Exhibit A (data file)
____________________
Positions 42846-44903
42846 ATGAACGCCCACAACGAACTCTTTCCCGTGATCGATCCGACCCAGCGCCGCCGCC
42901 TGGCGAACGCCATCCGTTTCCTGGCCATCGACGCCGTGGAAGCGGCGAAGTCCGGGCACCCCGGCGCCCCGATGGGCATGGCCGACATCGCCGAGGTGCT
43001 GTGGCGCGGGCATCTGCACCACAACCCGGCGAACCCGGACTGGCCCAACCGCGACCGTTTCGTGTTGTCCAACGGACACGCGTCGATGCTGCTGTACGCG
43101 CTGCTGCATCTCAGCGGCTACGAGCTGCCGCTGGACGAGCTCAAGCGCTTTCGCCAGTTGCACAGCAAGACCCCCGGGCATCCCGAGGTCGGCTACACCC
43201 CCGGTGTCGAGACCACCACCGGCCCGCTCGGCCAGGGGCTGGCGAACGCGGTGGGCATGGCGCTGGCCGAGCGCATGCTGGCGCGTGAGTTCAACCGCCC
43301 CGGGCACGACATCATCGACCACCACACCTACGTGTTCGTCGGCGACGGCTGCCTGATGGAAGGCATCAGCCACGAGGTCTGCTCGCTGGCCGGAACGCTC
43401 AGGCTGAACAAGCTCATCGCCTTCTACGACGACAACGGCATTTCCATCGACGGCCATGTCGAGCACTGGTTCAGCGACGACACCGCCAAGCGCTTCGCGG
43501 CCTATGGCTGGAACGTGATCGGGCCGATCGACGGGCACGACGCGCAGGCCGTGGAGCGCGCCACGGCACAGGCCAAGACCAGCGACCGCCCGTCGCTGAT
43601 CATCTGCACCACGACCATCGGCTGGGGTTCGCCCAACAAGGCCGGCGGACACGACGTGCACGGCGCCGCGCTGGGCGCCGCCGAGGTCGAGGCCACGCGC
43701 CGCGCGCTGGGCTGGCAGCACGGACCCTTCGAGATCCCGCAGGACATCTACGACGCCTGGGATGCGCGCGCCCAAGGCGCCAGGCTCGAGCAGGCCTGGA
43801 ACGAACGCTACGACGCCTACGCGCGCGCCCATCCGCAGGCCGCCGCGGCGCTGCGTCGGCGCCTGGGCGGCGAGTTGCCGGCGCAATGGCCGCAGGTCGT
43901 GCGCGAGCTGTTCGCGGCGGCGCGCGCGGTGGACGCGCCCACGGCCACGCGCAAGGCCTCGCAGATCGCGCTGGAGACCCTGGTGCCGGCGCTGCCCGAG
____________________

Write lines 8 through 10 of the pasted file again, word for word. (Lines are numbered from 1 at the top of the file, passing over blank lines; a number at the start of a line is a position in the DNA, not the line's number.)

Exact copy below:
43401 AGGCTGAACAAGCTCATCGCCTTCTACGACGACAACGGCATTTCCATCGACGGCCATGTCGAGCACTGGTTCAGCGACGACACCGCCAAGCGCTTCGCGG
43501 CCTATGGCTGGAACGTGATCGGGCCGATCGACGGGCACGACGCGCAGGCCGTGGAGCGCGCCACGGCACAGGCCAAGACCAGCGACCGCCCGTCGCTGAT
43601 CATCTGCACCACGACCATCGGCTGGGGTTCGCCCAACAAGGCCGGCGGACACGACGTGCACGGCGCCGCGCTGGGCGCCGCCGAGGTCGAGGCCACGCGC